John Carpenter, film director, writer, editor, producer, composer, actor, and musician, is considered a patron saint and a spirit guide around these parts. Many of his fans see THE THING as his masterpiece and I would not take a moment to disagree. Fans of visionary action films might choose ESCAPE FROM NEW YORK, fans of sociopolitical sci-fi go with THEY LIVE, romantics prefer STARMAN, savvy devotees opt for ASSAULT ON PRECINCT 13, or THE FOG, or PRINCE OF DARKNESS, or IN THE MOUTH OF MADNESS… It’s a colossally cool catalogue stacked with wonderful deep-tracks. Personally, I could watch BIG TROUBLE IN LITTLE CHINA any time of day or night. But maybe, considering the time of year, we’ll go with the horror movie that conquered the world, HALLOWEEN.
John Carpenter’s classic slasher film is both the spiritual heir to Hitchcock’s PSYCHO and a monstrously influential masterwork in its own right. In PSYCHO are the seeds of the slasher genre, but HALLOWEEN opened the floodgates. It also happens to be better than pretty much any comparable movie that followed it or attempted to walk in its workboots.
What distinguishes Carpenter’s movie? Several things:
1) The layer of mythology that Carpenter applies to a fairly simple story about a masked psychopath, a legend delivered in ominous phrasing and hushed panic by British actor Donald Pleasence as the haunted Dr. Sam Loomis (he talks about Michael Myers the same way that Quint talks about the Indianapolis in JAWS),
2) the instantly-lovable, steely, sweet, believably-terrified performance from Jamie Lee Curtis,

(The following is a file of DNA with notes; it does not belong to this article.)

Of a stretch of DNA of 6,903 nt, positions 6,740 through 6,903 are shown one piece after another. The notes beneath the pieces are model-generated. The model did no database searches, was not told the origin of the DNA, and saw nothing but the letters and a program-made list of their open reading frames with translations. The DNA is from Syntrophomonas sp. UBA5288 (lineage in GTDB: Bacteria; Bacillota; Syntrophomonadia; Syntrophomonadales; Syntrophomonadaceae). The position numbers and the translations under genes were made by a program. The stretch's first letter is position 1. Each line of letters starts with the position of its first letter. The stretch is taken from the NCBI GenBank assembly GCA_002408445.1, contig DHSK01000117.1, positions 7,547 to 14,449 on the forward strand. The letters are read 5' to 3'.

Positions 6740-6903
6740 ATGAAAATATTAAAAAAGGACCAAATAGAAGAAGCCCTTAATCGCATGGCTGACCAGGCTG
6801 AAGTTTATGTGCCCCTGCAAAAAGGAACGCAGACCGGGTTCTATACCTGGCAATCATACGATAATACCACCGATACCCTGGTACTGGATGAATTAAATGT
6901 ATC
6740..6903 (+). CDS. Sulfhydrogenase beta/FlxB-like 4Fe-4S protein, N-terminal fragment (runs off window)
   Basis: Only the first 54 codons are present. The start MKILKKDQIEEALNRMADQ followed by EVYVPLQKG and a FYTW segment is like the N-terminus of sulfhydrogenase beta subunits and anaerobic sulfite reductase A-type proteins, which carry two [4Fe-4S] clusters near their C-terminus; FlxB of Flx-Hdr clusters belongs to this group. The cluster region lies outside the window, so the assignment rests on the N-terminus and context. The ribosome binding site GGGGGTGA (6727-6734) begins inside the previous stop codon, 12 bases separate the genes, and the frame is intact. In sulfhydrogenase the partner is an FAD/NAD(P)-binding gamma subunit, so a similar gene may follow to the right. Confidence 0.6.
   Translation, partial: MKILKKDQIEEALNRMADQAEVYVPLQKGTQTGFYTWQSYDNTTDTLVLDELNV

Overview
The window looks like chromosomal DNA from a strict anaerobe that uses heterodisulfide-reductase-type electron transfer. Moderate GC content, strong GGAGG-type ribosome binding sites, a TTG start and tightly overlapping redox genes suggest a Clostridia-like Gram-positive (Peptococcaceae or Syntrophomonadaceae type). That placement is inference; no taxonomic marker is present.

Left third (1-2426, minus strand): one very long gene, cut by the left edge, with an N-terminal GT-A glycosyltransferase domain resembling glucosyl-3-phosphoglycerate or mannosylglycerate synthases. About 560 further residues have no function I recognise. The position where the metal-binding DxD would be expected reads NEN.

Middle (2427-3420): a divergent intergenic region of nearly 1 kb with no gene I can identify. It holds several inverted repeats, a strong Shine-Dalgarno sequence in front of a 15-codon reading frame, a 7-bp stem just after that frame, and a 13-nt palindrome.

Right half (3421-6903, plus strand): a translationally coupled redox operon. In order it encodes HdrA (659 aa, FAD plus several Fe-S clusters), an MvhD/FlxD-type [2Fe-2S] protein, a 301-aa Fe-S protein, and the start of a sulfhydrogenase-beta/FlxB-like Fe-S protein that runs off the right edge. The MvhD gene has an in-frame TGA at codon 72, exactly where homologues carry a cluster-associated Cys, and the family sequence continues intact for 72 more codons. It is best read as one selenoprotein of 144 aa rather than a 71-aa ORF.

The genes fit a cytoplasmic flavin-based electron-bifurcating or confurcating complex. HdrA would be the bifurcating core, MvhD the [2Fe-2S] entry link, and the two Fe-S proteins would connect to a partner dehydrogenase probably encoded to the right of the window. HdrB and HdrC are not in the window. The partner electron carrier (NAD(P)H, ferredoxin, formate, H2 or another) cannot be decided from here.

3) the clear, elegant and merciless photography by superstar DP Dean Cundey and the tangible sense of autumnal atmosphere that Carpenter and his crew gave to their fictional Haddonfield, IL (played here by springtime Pasadena, believe it or not),
4) the eerie unknowability of Michael Myers and that horrifically indistinct mask, which innovates even as it invokes a history of horror films, including George Franju’s EYES WITHOUT A FACE, and
5) Carpenter’s simple score, with that unforgettable piano refrain and the pitch-perfect way that the sweeping synth sounds are layered on. I don’t know if you could make such a sparse, effective score today. Most movies insist on a broader orchestral palette. Carpenter had the intelligence and the confidence to do more with less.
Speaking of music, though, and having seen the movie so many times that I’ve had plenty of opportunity to ponder the most absurd and remote minutiae, I’m obsessed with one strange notion. Let me conjure the scene in question:
Dr. Loomis is yelling at the guy in charge of the asylum for inadvertently allowing Michael Myers to escape, and he mentions that it’s 150 miles to Haddonfield, where Michael Myers is planning to go, in order to commit some horrendous acts of evil. Michael has terrorized a nurse and stolen Loomis’ car. Right? Okay.
Here’s my question: What kind of music does a Michael Myers listen to while he’s driving a 150-mile road trip in a beige station wagon?
It being ’78, my guess is Steely Dan.
Although maybe he listened to that cassette tape of “Don’t Fear The Reaper” over and over again, like pre-game hype music.
Anyway I’m sure Rob Zombie has different ideas. How about you? (Feel free to volunteer them in the comments below.)
HALLOWEEN is available right now on a variety of DVD packages and platforms, just about anywhere you look. The Museum Of The Moving Image in Astoria is showing it on the big screen Friday night.
Really, this film ought to be a bookend on any serious film fan’s horror shelf. Watch the trailer below to get in the mood, and check out the poster gallery, featuring art from the American release, the Spanish-language version, the Asian market edition (maybe my favorite), and scariest of all, take a look at what the Germans did with it. Cold shivers.
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